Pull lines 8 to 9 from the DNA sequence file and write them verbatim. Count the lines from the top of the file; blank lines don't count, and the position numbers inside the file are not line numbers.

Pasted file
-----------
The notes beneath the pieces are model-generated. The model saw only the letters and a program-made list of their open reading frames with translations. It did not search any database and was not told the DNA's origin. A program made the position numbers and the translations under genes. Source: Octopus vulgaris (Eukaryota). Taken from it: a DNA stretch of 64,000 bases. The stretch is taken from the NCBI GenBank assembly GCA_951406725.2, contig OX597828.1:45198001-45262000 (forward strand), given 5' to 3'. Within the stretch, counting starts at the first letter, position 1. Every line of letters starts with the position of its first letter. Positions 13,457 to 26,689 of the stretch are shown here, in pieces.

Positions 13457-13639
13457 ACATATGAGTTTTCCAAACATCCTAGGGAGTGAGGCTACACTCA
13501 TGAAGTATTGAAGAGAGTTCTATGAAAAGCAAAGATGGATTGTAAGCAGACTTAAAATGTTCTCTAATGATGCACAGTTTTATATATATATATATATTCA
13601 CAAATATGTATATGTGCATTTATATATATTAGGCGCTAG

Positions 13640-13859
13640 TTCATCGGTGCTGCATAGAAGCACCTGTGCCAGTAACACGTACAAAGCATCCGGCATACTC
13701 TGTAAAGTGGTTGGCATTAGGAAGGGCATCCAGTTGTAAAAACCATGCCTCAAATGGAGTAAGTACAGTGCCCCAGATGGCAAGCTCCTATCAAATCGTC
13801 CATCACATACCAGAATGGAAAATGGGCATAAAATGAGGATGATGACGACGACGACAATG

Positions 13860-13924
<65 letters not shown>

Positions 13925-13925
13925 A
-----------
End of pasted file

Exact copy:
13701 TGTAAAGTGGTTGGCATTAGGAAGGGCATCCAGTTGTAAAAACCATGCCTCAAATGGAGTAAGTACAGTGCCCCAGATGGCAAGCTCCTATCAAATCGTC
13801 CATCACATACCAGAATGGAAAATGGGCATAAAATGAGGATGATGACGACGACGACAATG